Questions about the promises and dangers of technology have recently dominated headlines—but less often covered are the stories of practitioners and start-ups leveraging their know-how to build peace. On May 31, the Justice Sector Training, Research and Coordination Program and the U.S. Institute of Peace will host a symposium to tackle the difficult questions of how technology can be used to strengthen rule of law, security, community engagement, and relationships between states and the people they serve in developing and conflict-affected areas.

A group of migrants sit together to charge their cell phones using a TV station’s generator outside the Keleti train station in Budapest. (Mauricio Lima/New York Times)
A group of migrants sit together to charge their cell phones using a TV station’s generator outside the Keleti train station in Budapest. (Mauricio Lima/New York Times)

Join us for a series of expert panels on technology and rule of law, and an exciting networking session with local entrepreneurs that are driving technology forward to meet peacebuilders' needs. Take part in the conversation on Twitter with #RuleofLawTech.

Welcoming Remarks

Nancy Lindborg
President, United States Institute of Peace

Harry Bader
Acting Executive Director, U.S. Global Development Lab, U.S. Agency for International Development

Hamid Khan
Deputy Director, Rule of Law Collaborative, University of South Carolina

Session One: Innovations in Law Enforcement: Digital Investigative Analysis & Forensic Science: Advances and Setbacks

Lindsay Freeman, Moderator
Human Rights Center Research Fellow, School of Law, University of California, Berkeley

Mark D. Mogle
Deputy Assistant Director for Forensics, International Criminal Investigative Training Assistance Program, U.S. Department of Justice

Mark Grantz
Assistant to the Special Agent in Charge, Washington Field Office, U.S. Secret Service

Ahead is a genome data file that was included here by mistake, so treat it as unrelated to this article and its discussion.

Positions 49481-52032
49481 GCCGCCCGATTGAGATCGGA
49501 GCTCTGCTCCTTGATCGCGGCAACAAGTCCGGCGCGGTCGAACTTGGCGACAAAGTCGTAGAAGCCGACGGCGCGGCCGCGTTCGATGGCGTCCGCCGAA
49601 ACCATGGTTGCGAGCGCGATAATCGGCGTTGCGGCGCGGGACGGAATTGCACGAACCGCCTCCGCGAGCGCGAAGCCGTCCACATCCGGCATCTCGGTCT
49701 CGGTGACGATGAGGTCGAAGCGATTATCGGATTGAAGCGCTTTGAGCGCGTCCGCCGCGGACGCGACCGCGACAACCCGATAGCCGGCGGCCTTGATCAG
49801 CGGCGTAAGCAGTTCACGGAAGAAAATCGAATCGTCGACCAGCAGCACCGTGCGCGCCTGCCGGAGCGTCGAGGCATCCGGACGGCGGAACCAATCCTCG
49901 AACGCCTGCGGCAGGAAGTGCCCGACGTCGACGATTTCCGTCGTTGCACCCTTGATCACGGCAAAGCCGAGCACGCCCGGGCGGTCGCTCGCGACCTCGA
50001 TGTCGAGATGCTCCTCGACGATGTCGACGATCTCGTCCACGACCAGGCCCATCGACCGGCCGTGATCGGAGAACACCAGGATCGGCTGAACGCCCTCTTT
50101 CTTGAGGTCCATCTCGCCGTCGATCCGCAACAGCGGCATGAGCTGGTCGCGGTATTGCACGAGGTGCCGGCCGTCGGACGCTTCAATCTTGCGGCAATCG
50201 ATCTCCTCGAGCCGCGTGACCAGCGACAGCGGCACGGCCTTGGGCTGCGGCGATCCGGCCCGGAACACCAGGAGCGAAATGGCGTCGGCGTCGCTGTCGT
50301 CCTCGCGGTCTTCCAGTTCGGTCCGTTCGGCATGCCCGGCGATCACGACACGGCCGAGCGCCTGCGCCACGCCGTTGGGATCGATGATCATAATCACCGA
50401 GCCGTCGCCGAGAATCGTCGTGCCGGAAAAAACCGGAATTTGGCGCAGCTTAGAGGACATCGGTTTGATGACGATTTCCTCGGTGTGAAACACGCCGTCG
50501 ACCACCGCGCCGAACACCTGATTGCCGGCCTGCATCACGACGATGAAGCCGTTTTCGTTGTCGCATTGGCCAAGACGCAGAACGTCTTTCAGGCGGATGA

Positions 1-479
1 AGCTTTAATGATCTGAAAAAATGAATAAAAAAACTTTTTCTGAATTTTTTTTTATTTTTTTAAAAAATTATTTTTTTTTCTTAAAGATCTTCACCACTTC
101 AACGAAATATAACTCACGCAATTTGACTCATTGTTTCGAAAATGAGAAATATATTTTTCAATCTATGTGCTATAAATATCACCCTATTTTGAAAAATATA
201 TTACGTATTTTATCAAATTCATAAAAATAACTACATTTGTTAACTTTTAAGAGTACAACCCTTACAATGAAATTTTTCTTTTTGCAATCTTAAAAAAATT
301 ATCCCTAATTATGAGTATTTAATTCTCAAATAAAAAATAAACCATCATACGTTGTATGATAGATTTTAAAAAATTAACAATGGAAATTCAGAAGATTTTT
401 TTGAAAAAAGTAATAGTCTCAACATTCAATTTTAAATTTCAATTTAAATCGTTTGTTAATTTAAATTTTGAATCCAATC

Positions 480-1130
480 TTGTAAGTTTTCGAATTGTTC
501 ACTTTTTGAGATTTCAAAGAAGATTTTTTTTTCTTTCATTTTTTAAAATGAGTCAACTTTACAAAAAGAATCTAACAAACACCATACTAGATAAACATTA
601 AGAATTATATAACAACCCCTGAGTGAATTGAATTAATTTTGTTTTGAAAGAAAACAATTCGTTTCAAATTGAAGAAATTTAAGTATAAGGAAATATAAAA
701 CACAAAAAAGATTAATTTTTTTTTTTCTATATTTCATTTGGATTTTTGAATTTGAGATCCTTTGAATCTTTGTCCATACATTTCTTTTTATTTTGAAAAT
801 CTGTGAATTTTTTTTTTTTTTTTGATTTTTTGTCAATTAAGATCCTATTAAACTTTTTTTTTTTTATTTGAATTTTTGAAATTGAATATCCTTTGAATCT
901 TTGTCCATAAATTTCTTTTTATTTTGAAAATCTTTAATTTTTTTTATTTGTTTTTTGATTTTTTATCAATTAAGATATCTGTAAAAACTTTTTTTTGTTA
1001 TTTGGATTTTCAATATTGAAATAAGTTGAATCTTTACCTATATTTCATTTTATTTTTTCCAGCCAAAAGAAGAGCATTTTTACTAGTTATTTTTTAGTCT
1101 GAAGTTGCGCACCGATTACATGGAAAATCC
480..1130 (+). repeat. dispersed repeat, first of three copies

Cara Murren
Digital Investigative Analyst, Computer Crime and Intellectual Property Section, U.S. Department of Justice

Exhibitors

Keynote Address

Luis Cabeza deBaca
Former Ambassador-at-Large to Monitor and Combat Trafficking in Persons and Former Director Office of Sex Offender Sentencing, Monitoring, Apprehending,Registering, and Tracking (SMART) U.S. Department of Justice

Session Two: Innovations in Engagement: From Mobile Apps to Social Media

Rohini SrihariModerator
Chief Data Scientist, PeaceTech Lab

Jeffrey Aresty
President, InternetBar.org

Karen Naimer
Director, Program on Sexual Violence in Conflict Zones, Physicians for Human Rights

Antoine Heuty
Founder and CEO, Ulula LLC

Zaid Zaid
Public Policy, Strategic Response, Facebook, Inc.

Session Three: Innovations in E-Governance: From Case Management to Consensus Building

Andrew SolomonModerator
Senior Rule of Law Advisor, U.S. Agency for International Development

Jeff Apperson
Vice President, National Center for State Courts

Dr. Mila Gasco Hernandez
Associate Research Director of the Center for Technology in Government, University at Albany, SUNY

Julia Glidden
General Manager, IBM Global Business Services - Global Government Industry

Nino Vardosanidze
Senior Legislative and Oversight Manager, Good Governance Initiative, Tetra Tech ARD (Republic of Georgia)

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